Sunday, January 14, 2007

Parenthood Is Hell: Reason 2,796

I have a confession: I've sunk to new lows in motherhood. I eavesdropped on my son's phone conversation, breaking every vow I'd made to respect his privacy. I have an excuse, however lame it might be; maybe mothers of teenaged sons will understand. Because Daniel's an only child and for several years, it was just the two of us, we've always been very close. I got used to him confiding in me and talking about his dreams and fears pretty openly.

The past couple of years, though, he's turned into a clam. We still talked about a lot of things, but he wasn't as forthcoming with his feelings. I knew this change was normal and somewhat inevitable, and I've tried not to pry, even though it killed me sometimes not to ask questions. I've learned new tactics to draw him out a little; for example, I tell him how out of place I felt sometimes in high school if I suspect he's worrying about not having a slew of friends. I try to pick good moments, when he's relaxed and the timing seems right, and I try to let him know I'm capable of listening without freaking out or judging him. It's so hard, though. God, all the times I worried myself sick about his eating habits or potty training or socialization--they were nothing compared to the hell of suspecting something's wrong and not being able to do a damn thing about it. Sometimes I want to shake him and say "Just tell me what's wrong! I can make it better!" And of course I can't. I can offer advice, I can empathize, I can comfort, but I can't fix his problems for him. I've lost the power to heal his hurts instantly with just a kiss.

So the conversation I overheard . . . I didn't intend to listen; I was here in my office, and Daniel was in the living room on the phone, but when I heard him mention a girl, my ears suddenly went on red alert. I've had a feeling for a few months that a girl might be at the root of his moodiness. Also, he suddenly stopped eating junk and took up exercising, and he's lost 16 pounds. He's mentioned this girl on his Brain Game team fairly often, too.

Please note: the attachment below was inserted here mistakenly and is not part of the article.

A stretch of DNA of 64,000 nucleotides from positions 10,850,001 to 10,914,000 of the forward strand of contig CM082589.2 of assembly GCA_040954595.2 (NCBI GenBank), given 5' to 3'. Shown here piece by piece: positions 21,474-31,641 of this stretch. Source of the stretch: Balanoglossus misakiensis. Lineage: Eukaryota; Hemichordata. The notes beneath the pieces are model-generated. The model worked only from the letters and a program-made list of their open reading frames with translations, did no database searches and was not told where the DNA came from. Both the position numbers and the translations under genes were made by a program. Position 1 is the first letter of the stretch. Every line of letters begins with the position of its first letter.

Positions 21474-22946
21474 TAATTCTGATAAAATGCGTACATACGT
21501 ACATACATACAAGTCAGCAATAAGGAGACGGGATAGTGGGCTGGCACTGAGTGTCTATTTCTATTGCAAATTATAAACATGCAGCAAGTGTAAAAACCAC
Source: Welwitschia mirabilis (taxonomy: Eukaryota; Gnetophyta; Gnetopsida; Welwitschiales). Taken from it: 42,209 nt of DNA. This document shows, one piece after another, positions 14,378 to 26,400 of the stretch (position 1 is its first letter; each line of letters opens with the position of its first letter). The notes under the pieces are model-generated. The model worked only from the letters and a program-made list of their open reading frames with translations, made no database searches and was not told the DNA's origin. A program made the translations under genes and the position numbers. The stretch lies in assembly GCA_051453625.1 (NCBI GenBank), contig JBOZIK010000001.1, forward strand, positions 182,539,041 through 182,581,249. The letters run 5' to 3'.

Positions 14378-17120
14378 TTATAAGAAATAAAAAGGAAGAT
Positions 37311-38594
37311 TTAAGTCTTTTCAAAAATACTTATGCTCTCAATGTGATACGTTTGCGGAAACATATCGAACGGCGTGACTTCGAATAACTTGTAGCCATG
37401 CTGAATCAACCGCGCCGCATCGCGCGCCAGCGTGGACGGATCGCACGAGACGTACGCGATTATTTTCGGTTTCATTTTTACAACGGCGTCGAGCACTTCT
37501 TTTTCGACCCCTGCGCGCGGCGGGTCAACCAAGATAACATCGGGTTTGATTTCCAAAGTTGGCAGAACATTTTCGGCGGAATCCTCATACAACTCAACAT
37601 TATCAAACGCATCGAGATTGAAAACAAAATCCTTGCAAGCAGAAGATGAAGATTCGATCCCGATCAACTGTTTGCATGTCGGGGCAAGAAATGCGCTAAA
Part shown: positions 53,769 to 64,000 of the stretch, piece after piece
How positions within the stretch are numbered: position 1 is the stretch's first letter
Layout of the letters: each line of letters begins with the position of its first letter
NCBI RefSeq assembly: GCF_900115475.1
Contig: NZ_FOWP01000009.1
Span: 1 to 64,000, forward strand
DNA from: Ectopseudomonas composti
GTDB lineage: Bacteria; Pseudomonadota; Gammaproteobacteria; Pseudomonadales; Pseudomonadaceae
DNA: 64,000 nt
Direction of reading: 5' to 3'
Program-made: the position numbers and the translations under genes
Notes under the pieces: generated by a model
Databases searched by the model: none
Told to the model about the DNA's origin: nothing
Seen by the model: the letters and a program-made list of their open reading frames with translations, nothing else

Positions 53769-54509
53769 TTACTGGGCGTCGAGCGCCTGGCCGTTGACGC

Last week, I started getting more worried about him. He kept complaining about his stomach hurting, and he's barely been eating. He's been edgy and staring into space and not acting like himself at all. I thought he might simply be nervous about the Brain Game match being televised last Wednesday, but his symptoms persisted after the match was over.

Well, I have my answer now: Daniel told his friend he's planning to ask a girl to prom, and he's been trying to find the right moment and work up the nerve to ask her. I overheard him say "I'm happy all day if I just get a chance to talk to her." I think my boy is smitten.

Now I'm as nervous as Daniel is, if not more so. He better hurry up and ask her soon because I can't take the uncertainty much longer! I'm agonizing over how she's going to respond, too. If she turns him down and breaks his heart, it's going to take every ounce of self-restraint I have not to hunt her down and ask if she has any idea what she's missing out on. Gah! Now I have to add romance ups and downs to the list of parental worries? I might have to take up heavy drinking or pharmaceutical aids to withstand the angst and drama.